A Yarn is Born
My blog has been quiet in recent months, because there haven't been many new events to share. It's been winter, which is a slow time on the farm. Of course, I have to tend the animals, but that's hardly a full-time job, especially when I hurry through my barn chores so I can return to my warm house. Fortunately, I live on a FIBER FARM, and winter is perhaps the BEST time for one of the essential tasks: I've been spinning. There's nothing cozier than to sit indoors on a blustery, snowy day, and make yarn. It's time that I show how I do it.
This yarn is going to be Forsythia Fifty, a fifty-gram skein of a 50/50 blend of angora and alpaca. It will be 2-ply, so I need 25 grams of fiber for each ply. I'm actually going to weigh out MORE than 25 grams, to allow for some waste; some of the fibers are matted (tangled) or too short ("second cuts"), and can't be used. There also is dirt (alpacas like dust baths), "VM" (vegetable matter, such as hay or seed heads from the pasture), and "tags" (manure that gets tangled in the fleece), all of which will fall out during processing, or will wash out at the end.
Here's a compressed bag of fiber to make one ply:
and that same fiber, when it's let out of the bag (pencil added to provide size reference):
I'm using light fawn alpaca fiber from Yuri and black angora fiber from Gallagher and Murphy. I normally wouldn't blend tan and gray colors, but I'm planning to dye this skein, so I think it will look fine when it's finished.
I want the two different fibers to be fairly evenly distributed throughout the yarn, so I'll divide my piles of fluff into smaller lots and match them up:
Now to prepare the fiber for spinning. I use hardcards to open up the locks of fiber, blend the two fibers together, and straighten the little hairs so they're more-or-less parallel. I'll start by "dressing" a card with a small amount of fiber,
then I'll brush the other card over it lightly several times
until the fibers are fairly straight.
I'll peel the batt off the card,
roll it up,
and gently tease it out into a long piece of roving.
Then repeat, until all the fiber has been carded. My pile of rovings is so much fluffier than that little plastic bag I started with!
Now it's time to start spinning. I use an Ashford Joy wheel. Like all spinning wheels, it serves two functions: As I treadle to keep the wheel spinning, it twists the fibers into yarn, and it also wraps the spun yarn around the bobbin. I draft some fibers out of the roving, and let the wheel do the rest of the work.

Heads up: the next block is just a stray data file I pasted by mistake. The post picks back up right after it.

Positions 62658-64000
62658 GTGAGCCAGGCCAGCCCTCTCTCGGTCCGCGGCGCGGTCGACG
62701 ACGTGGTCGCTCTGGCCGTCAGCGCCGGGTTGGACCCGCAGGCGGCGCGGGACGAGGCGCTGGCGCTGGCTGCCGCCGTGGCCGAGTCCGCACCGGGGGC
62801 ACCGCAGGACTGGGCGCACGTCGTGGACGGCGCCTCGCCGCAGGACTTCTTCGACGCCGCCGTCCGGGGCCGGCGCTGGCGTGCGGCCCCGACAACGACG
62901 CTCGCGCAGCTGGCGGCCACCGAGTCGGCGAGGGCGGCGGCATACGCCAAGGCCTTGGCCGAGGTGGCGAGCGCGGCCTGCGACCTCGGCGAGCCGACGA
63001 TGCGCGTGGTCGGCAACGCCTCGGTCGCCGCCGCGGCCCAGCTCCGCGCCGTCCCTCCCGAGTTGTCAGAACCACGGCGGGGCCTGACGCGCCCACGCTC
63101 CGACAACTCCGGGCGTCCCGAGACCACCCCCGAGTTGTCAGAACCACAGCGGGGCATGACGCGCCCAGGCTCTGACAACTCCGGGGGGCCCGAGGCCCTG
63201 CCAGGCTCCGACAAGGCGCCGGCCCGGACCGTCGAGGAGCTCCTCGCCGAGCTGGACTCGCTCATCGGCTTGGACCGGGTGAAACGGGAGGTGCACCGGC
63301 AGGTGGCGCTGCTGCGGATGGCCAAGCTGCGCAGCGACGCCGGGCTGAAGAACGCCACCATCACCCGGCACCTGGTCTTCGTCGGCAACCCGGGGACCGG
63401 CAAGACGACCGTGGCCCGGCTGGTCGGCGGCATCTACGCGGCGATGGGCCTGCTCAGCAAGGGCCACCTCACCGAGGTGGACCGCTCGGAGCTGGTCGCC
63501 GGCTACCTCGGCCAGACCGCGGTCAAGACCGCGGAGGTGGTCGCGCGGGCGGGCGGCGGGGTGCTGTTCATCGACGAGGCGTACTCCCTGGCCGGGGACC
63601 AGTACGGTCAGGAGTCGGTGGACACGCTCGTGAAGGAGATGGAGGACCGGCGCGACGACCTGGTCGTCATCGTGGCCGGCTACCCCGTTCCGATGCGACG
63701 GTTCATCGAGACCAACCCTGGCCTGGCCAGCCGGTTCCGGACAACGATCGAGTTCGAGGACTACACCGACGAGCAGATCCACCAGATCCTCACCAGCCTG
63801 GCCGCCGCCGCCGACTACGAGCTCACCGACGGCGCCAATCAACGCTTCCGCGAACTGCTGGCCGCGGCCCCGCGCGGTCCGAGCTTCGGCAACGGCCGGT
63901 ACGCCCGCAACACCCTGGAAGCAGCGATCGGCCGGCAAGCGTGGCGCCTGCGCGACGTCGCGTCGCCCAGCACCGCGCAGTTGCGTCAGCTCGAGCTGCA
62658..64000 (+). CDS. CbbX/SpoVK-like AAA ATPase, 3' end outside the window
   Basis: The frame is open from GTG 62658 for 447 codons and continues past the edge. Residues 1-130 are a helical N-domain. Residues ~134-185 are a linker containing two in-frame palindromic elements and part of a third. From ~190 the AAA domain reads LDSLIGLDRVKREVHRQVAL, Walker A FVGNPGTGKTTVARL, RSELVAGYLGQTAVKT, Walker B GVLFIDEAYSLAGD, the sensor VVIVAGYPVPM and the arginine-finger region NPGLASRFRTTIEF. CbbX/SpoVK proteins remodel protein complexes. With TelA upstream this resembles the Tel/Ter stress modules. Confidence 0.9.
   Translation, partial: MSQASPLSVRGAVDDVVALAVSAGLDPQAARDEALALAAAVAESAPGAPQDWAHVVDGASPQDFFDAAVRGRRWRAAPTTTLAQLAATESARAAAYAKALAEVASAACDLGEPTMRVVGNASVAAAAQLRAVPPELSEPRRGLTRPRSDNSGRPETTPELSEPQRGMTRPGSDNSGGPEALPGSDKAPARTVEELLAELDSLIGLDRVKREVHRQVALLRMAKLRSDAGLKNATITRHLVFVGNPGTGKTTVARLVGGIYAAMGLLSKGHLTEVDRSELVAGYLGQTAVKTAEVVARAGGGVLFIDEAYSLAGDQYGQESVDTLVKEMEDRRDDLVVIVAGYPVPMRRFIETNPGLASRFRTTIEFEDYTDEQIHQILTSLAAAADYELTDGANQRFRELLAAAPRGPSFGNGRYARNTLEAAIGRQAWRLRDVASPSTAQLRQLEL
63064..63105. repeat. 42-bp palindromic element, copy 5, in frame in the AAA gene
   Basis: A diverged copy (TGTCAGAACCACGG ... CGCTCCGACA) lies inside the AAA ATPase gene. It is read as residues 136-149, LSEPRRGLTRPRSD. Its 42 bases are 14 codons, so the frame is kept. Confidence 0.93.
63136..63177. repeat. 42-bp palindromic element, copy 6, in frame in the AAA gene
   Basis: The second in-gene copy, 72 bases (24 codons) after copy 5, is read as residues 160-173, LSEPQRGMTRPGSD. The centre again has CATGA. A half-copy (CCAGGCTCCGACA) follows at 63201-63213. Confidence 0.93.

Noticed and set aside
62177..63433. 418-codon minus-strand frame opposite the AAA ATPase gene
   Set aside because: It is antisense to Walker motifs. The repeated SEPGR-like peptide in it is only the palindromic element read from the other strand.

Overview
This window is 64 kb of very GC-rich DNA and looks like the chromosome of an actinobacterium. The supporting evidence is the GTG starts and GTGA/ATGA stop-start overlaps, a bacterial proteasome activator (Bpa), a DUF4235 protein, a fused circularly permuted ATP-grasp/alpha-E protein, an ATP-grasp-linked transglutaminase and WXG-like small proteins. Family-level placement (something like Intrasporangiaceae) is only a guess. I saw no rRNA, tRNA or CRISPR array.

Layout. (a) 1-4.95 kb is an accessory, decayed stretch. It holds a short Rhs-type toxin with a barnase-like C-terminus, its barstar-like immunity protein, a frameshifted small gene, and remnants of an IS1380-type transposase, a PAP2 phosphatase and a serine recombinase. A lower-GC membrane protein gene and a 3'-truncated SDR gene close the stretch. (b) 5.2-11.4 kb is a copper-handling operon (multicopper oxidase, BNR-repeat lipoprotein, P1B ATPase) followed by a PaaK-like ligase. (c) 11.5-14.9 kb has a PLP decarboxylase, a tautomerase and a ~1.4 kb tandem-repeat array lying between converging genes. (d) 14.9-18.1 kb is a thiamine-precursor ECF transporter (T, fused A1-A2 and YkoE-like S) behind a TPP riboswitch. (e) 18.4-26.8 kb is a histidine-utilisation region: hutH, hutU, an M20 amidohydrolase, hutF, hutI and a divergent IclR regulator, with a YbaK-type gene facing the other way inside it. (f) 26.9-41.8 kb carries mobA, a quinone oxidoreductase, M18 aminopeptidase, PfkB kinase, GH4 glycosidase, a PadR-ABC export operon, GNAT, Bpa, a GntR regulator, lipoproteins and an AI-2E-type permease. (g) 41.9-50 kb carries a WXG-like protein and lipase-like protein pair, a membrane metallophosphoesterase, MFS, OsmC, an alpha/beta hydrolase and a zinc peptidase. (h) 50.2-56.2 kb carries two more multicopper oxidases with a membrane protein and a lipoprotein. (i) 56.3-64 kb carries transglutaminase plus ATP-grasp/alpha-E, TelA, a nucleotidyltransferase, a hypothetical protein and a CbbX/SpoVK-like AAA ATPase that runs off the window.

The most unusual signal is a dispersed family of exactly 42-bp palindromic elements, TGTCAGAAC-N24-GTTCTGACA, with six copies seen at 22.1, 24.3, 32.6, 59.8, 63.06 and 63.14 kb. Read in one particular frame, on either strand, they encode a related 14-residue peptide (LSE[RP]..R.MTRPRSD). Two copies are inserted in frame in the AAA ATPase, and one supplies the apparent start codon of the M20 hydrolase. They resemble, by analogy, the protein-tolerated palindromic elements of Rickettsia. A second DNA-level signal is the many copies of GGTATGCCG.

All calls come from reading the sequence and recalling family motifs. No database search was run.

Whew! I finally used all that roving I prepped, but I'm less than half done making this skein. The "singles" thread I just spun is full of potential energy; if I remove the tension and let a length of it hang loose, the thread twists around itself and makes a snarled mess. Some crafters do like working with singles yarns, but I prefer a balanced yarn.
So I'll spin another bobbin of singles,
and I'll ply them together, by running them both through the wheel while it's spinning the opposite direction from before. The two yarns will then twist around each other.
Because I'm working with yarns that have already been spun, and not with a lot of loose fluff, I can work outdoors even when there's a breeze. Ah! I love that spring sunshine! I do, though, have to pause frequently and check my plying twist; if a loose loop of plied yarn twists onto itself, I take note of which direction it's twisting and make the appropriate adjustments in my plying.
At last! A finished bobbin of balanced, 2-ply yarn:
Keeping yarn stored tightly wound on a bobbin can stretch the yarn, so I want to wrap mine into a skein. I wrap it around my improvised PVC niddy-noddy and tie it in a few spots.
When I take it off the niddy-noddy, I have a big loop, which I can twist into a skein. Not yet, though--I want to dye this one first. I'll set it aside until I have enough for a batch of dye.
Tune in later for Part II: A Yarn is Dyed.